How Reference Modules are used for teaching and research
The primary point of interaction with scholarly material is at the level of the journal article. However, while performing multidisciplinary research or when learning about a new subject as a student, it is crucial to have a baseline understanding of the topic. Unfortunately, the route to gaining this foundational knowledge can be frustrating and time-consuming; many resources such as free search engines and wikis are often unreliable and uncitable or out-of-date. Thankfully, Elsevier has created an innovative solution to this problem: Reference Modules.
Reference Modules are the perfect counterpart to journal articles. They provide an essential introduction to a specific field, with chapters offering the ideal starting point to research and learning. Each Reference Module provides a subject-focused collection of current encyclopedic and comprehensive articles from Elsevier’s world-leading Major Reference Works, combined with new and exclusively-written articles within the discipline, to create a single online, authoritative information source hosted on a trusted platform, ScienceDirect. This time-stamped, continuously updated content, curated by an expert Editorial Board, is built for the demands of today’s research environment to support the seamless success of scientists, academics and students.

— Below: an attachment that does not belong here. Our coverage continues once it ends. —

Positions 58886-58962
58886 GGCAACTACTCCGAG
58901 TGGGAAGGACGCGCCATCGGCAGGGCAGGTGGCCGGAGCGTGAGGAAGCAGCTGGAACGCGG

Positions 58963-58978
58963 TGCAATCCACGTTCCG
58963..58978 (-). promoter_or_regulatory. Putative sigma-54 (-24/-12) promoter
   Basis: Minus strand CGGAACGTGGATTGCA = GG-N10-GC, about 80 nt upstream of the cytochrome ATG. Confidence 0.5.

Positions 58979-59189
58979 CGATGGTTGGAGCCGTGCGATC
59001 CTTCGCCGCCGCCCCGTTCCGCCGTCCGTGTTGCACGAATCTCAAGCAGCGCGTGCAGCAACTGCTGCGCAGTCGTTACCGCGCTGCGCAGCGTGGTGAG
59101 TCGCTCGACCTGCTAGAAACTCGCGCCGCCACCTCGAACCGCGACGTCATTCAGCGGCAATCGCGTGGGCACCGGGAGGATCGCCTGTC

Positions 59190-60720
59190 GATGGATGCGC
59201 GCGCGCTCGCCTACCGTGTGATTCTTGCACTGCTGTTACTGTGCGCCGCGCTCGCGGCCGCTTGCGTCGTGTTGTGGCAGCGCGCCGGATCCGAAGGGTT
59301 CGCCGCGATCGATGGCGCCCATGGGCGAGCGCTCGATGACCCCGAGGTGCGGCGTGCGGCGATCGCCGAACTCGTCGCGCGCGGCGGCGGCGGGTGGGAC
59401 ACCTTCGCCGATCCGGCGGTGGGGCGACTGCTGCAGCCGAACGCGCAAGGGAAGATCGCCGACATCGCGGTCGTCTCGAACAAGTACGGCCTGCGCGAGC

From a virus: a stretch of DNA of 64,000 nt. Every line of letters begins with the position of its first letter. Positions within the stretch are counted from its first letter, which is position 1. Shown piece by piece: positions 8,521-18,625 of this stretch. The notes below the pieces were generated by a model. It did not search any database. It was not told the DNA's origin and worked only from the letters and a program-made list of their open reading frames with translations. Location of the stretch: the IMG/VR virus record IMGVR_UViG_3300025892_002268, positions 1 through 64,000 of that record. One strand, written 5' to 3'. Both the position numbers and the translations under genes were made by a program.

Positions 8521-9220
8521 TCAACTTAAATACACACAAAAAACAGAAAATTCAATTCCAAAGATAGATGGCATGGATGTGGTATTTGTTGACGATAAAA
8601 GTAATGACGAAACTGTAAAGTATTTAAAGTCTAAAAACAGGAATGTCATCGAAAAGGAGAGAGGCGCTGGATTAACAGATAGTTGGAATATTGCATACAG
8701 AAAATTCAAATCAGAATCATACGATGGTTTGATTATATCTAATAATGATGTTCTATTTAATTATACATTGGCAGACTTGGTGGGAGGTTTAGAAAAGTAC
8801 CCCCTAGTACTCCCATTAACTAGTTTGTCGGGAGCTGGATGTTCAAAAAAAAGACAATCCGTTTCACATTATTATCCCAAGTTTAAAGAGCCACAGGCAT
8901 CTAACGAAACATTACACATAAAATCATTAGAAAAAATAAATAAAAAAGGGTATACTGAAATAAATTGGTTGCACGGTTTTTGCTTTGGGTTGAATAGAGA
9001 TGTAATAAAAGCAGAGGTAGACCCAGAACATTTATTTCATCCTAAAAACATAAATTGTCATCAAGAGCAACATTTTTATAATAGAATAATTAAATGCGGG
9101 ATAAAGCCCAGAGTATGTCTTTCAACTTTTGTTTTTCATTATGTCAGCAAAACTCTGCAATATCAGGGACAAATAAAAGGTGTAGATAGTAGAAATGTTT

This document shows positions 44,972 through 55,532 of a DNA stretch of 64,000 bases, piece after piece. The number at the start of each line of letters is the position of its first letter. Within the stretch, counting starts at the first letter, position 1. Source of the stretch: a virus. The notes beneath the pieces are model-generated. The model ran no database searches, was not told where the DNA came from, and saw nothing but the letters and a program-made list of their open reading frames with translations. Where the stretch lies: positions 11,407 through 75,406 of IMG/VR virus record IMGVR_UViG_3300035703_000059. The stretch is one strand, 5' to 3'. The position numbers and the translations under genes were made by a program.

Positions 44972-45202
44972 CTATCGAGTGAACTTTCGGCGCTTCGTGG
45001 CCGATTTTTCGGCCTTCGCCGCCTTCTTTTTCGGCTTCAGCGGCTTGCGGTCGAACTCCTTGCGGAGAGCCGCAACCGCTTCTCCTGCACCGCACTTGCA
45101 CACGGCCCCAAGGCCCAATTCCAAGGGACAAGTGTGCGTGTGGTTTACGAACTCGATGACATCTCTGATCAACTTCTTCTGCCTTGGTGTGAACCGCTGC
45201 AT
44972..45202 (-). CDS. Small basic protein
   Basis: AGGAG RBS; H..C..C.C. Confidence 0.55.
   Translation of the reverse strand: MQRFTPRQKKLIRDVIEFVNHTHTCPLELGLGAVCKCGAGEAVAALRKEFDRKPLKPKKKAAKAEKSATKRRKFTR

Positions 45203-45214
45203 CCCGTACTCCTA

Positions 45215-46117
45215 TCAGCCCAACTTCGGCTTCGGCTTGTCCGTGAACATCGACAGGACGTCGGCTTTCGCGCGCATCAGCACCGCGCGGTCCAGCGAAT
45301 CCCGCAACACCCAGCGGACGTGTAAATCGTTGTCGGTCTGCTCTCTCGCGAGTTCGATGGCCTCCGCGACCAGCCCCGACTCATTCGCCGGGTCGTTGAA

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Here’s more about the wide variety of applications for Reference Modules:
Using Reference Modules for interdisciplinary research
Michael Caplan, Editor-in-Chief for Reference Module in Biomedical Sciences - Yale University School of Medicine, USA